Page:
Sophomore shortstop Vanessa Muro is back and leading the Lady Wranglers at the plate, racking up 12 hits, eight RBIs, and nine runs scored with four doubles and two home runs through nine games to start the season. She plated 65 RBIs as a freshman last season while batting .474, finishing with 90 hits and 60 runs scored.
K’Leigh Arredondo is back, too, after a freshman season batting .431 with 59 hits, 40 RBIs and 49 runs scored. She put down 10 hits and scored seven runs during Odessa College’s 4-5 start to the season.
Ridgeway leads a bullpen featuring one other sophomore in Carlotta Onofri, and four other freshmen who have taken to the circle so far this season.
“Coach Cannon is doing a very good job getting us close together,” Muro said. “She’s doing a great job with the program, too. Girls are really coming along.
“I think she’s doing a great job. I’m really glad she’s sticking around.”
The Lady Wranglers won two of five on their opening weekend of the season at the College of Southern Nevada’s Kickoff Classic back in January, and split a pair of doubleheaders with San Jacinto College and Blinn College last weekend.
“So far we’ve had a couple of rough patches, but it’s crazy because we’re still winning and we’re still staying in our games,” said sophomore outfielder Hope Deanda, a former Odessa High Lady Broncho. “So once we can get past, let’s say, our errors or our lack of communication, there’ll be big things in store for us, I’d say.”
Yes, the Lady Wranglers are working through a transition in their first few games of Cannon’s tenure — but they see that the potential is there with Cannon at the helm.
“It was a big loss at the beginning,” Deanda said of Prickett’s departure. “It was kind of shocking, I guess. But at the end of the day, we’re here to play softball. Regardless of who the coach was we’re going to want to play hard and play to win. So I guess it kind of set us back a couple of steps, but we’re right back.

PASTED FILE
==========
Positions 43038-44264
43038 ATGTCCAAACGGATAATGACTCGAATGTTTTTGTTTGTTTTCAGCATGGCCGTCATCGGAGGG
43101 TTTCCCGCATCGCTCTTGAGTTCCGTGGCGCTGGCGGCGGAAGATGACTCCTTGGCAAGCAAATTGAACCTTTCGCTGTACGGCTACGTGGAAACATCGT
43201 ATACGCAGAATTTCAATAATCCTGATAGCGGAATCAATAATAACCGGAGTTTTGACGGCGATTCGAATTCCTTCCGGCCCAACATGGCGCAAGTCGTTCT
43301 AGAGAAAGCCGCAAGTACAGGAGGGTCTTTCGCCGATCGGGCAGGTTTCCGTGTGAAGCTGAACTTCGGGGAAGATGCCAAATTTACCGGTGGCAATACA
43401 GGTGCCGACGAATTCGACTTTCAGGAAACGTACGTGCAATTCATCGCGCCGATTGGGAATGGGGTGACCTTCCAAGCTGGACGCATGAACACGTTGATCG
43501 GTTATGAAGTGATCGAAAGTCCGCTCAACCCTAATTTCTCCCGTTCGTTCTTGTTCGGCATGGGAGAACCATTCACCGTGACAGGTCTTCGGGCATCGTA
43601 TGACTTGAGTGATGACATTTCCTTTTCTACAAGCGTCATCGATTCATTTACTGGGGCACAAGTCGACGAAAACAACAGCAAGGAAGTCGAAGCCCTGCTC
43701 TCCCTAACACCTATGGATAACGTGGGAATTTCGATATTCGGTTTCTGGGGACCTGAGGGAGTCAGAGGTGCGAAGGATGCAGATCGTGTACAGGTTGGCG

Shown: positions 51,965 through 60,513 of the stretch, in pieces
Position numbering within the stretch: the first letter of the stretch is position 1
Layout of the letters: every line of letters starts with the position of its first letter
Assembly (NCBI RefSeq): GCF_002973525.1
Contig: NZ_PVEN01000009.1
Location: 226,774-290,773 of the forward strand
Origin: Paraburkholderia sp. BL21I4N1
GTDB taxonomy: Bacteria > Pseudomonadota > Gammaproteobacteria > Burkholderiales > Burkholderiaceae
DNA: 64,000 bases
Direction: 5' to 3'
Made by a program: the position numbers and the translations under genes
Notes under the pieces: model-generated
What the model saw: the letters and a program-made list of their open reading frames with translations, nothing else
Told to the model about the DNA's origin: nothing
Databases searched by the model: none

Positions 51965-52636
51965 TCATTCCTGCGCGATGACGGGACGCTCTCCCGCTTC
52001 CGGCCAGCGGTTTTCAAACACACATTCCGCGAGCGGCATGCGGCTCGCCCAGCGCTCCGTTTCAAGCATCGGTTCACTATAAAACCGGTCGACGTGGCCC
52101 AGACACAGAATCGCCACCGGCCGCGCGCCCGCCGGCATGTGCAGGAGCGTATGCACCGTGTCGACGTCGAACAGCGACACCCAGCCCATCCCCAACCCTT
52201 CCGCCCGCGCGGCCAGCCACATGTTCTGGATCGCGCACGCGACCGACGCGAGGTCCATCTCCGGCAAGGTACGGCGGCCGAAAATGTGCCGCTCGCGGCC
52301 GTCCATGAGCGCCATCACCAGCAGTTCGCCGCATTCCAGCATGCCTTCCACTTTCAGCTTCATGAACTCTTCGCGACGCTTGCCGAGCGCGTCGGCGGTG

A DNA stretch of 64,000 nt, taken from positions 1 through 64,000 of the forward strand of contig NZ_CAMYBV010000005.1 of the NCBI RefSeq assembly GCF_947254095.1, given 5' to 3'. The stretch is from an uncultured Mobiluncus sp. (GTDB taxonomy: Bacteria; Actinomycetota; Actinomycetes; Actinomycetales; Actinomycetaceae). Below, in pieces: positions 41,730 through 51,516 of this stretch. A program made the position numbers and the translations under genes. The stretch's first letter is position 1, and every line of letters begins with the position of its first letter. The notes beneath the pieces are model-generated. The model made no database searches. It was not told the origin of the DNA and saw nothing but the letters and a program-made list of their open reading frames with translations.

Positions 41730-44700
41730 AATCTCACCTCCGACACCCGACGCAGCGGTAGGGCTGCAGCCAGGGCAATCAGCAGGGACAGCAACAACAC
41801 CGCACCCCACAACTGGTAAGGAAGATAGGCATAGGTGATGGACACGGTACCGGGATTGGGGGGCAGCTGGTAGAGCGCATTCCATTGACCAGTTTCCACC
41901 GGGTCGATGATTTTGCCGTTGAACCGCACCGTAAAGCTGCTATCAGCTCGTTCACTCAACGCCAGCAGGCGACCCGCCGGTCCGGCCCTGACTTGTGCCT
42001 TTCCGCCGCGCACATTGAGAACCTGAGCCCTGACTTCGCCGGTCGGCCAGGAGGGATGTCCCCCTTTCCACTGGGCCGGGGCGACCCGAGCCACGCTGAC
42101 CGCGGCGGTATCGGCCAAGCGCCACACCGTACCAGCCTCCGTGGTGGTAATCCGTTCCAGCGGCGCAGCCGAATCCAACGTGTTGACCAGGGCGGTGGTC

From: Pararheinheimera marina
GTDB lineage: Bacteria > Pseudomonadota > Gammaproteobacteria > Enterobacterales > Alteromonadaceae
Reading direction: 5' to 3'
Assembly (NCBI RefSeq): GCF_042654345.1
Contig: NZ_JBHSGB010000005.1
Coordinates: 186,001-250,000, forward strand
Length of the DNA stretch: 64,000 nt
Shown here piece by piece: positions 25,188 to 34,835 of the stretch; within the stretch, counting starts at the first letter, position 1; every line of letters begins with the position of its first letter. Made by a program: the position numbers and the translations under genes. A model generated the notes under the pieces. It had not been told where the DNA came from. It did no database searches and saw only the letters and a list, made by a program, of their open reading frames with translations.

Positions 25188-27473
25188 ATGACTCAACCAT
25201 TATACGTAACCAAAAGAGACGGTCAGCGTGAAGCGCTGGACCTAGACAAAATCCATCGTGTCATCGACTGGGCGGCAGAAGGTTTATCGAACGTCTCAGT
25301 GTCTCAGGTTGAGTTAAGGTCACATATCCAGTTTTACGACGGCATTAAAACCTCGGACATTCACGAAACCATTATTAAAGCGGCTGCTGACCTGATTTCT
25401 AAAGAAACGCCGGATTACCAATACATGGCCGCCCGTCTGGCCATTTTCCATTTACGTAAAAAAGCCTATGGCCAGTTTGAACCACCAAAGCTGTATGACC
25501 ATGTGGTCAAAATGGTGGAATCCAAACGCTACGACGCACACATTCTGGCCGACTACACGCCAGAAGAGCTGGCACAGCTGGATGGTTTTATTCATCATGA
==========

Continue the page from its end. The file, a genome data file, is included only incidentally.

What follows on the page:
“You can tell that, of course, she was a player,” she said of Cannon. “You can see how much she wants to win. It’s kind of like she’s a player with us. I feel like she’s kind of our teammate. She’s always there to pick us up, pump us up. She definitely keeps us in the games, keeps us intense and holds us accountable, too. I really enjoy her as a head coach.”
The Lady Wranglers say they’ve bought in completely to Cannon’s vision for the program.
“They promised me from Day One with all the changes that they’d just basically be there to help and assist and they’d support everything that I decided,” Cannon said. “And I haven’t seen an ounce of them going against their words, so, so far so good.
“I’m excited about this group,” she added. “They’re a good bunch of kids and regardless of what role they play, everyone’s going to have to contribute in some way, and they’ve all accepted their roles thus far so I’m excited about that.”
Excited about the group the Lady Wranglers have — and excited about where they’re headed.
“One of my biggest goals,” Cannon said, “and I’ve said this to the girls too, is, ‘Let’s just make memories and focus on making every day a good day and one day, hopefully, we’ll look back on a history-making season.’
“That’s my goal. That’s my dream.”